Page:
Merrimack College Canoe and Steel Bridge Teams show their stuff
Merrimack College competed in this year’s American Society of Civil Engineers (ASCE) steel bridge and concrete canoe regional competitions on April 26 and 27 at the University of Lowell’s Tsongas Center in Lowell and at Bare Hill Pond in Harvard, respectively. The events were part of the 2014 New England ASCE Student Conference. Joining Merrimack College were 18 collegiate teams from across the Northeastern United States and Canada.
This is Merrimack’s first competitive canoe entry in more than a decade. It held its own. Laval University from Québec City took home the top honors in the concrete canoe competition. UMass Lowell placed second and Northeastern University third.
In the steel bridge competition, MIT won first place, followed by the University of Connecticut and Worcester Polytechnic Institute. Merrimack College came in fourth place.
Lighter Than Water?
In the concrete canoe competition, students raced their self-designed and built canoes on the water. To qualify for racing, the canoes had to pass a “swamp” test in which the boats were filled with water and pushed below the surface; they must resurface on their own. The entries were graded based on the quality of the product, its engineering design, presentation and aesthetics as well as the race results. This year’s Merrimack College concrete canoe team members are: Ryan Benoit, Team Captain), Alex Juliano, Ryan Boutin, Jared Peterson, Jeff Ziske, (ASCE student chapter presiden-elect),Sean Krause, Kristen Page, Tiana Dame, Jordan Bedard, Marcus Swedberg, and Doug Therrien, Civil Engineering laboratory technician. Dr. James Kaklamanos is the Chapter advisor.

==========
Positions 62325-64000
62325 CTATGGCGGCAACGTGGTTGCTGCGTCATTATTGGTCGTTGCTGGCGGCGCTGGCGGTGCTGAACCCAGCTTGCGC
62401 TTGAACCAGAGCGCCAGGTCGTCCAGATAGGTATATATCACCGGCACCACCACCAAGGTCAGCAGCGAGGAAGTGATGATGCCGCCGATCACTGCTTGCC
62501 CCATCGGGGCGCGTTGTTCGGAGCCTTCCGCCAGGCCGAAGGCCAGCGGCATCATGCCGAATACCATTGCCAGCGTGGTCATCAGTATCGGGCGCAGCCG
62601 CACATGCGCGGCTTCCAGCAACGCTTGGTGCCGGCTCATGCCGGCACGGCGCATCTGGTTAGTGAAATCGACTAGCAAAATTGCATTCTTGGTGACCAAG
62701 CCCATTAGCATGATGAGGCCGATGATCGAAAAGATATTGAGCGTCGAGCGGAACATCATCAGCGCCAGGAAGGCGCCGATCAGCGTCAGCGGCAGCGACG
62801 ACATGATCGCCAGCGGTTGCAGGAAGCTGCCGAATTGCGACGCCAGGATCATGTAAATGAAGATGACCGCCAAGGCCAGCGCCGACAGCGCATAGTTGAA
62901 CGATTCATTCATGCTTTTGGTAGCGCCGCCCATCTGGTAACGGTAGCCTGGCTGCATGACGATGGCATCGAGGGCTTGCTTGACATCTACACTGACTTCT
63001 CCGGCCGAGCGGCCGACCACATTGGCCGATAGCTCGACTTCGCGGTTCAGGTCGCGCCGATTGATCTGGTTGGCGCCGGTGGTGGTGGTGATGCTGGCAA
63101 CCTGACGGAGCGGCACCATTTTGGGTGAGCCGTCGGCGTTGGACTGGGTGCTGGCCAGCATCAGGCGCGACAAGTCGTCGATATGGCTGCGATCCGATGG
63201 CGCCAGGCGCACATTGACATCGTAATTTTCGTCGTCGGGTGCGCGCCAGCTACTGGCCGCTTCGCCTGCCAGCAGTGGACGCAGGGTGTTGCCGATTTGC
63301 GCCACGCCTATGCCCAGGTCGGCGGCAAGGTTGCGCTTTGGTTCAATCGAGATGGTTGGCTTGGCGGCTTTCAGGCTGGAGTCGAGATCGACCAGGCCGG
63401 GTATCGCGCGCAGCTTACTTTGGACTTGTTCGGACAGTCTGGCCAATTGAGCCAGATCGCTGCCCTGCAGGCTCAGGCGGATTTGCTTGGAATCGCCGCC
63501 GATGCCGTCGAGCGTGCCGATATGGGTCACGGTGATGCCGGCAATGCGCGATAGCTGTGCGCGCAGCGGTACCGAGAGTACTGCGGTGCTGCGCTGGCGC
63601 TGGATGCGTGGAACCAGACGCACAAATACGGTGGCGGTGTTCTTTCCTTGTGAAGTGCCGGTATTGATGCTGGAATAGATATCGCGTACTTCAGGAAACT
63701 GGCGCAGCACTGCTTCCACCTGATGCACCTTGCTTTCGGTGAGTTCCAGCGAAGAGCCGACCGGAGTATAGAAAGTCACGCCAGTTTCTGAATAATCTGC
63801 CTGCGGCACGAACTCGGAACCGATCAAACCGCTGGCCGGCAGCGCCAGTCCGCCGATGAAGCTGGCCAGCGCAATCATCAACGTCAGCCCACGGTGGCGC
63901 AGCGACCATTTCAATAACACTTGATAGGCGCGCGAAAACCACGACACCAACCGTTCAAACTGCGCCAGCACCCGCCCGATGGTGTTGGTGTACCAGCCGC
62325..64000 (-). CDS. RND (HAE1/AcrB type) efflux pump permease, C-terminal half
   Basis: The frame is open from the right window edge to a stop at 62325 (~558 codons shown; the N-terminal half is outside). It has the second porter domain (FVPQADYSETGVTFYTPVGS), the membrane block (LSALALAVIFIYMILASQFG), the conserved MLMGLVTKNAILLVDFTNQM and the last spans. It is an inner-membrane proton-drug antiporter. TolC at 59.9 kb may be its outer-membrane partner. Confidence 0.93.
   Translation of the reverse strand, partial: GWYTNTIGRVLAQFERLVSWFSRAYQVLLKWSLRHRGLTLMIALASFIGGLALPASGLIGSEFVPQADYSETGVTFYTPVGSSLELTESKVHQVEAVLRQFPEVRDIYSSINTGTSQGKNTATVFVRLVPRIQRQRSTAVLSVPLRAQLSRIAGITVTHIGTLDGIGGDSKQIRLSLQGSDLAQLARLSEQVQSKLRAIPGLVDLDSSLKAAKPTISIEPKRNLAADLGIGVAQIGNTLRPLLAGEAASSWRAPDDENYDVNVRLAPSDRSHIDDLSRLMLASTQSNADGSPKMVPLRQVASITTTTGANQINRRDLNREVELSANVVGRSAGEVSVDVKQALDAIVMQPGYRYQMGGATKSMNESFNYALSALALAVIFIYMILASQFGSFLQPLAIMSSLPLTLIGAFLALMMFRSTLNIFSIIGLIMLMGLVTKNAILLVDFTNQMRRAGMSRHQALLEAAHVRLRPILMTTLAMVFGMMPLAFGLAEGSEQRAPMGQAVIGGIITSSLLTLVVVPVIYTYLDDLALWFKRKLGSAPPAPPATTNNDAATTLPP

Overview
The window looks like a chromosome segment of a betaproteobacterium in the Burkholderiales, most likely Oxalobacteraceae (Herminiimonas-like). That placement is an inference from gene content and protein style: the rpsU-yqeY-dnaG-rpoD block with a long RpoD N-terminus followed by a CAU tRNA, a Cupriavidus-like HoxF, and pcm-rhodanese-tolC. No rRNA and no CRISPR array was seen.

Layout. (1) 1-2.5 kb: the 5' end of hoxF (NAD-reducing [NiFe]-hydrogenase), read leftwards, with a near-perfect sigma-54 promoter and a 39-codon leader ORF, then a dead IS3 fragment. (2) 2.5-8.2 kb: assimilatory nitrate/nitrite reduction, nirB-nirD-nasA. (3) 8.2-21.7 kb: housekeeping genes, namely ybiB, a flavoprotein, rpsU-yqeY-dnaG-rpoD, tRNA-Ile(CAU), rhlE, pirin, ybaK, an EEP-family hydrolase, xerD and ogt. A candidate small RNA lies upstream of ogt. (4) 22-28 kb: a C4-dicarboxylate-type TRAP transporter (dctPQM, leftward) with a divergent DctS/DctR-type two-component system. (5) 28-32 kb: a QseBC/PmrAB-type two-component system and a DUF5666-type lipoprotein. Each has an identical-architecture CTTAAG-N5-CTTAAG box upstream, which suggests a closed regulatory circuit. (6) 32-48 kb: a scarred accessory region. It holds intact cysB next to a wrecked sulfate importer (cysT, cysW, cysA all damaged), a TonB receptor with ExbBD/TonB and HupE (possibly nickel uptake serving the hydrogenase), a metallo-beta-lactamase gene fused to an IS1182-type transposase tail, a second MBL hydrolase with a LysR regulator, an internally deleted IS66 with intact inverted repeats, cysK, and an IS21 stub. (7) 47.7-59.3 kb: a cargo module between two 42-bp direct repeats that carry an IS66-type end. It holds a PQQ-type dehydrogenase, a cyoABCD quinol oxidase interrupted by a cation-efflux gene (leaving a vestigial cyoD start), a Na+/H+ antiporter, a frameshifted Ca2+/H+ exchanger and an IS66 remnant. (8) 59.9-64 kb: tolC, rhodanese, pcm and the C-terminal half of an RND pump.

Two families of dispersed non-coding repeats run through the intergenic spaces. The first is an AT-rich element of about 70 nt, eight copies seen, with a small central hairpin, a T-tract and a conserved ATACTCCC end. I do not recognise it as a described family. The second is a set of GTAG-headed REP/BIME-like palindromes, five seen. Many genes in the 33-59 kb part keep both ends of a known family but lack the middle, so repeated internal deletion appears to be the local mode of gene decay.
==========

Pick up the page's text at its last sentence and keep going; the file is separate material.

The Steel Bridge Challenge
The steel bridge competition, sponsored by the ASCE and the American Institute of Steel Construction, challenged students to design and fabricate a scale model of a steel bridge according to the specifications in the contest’s rule-book, and then construct the model on-site during the competition. The bridges were judged based on construction speed and economy, lightness, stiffness and structural efficiency as well as overall performance and poster presentation.
The same individuals listed above also comprised this year’s steel bridge team.Our bridge was able to support the 2,500 pounds of load placed on it during the competition and competed well enough to place fourth overall. An impressive accomplishment, given the relative small size of the Merrimack Program and fewer resources provided to the team. Dr. Marc Veletzos served as the team advisor.
Competing against top universities in the Northeast demonstrates the high quality of Merrimack’s civil engineering program and to showcase the quality and tenacity of our students. It was also a fun and exciting way to meet with and talk to fellow engineering students from surrounding schools.”
These two projects are a terrific hands-on, real-world experience — something that students cannot experience in a classroom setting.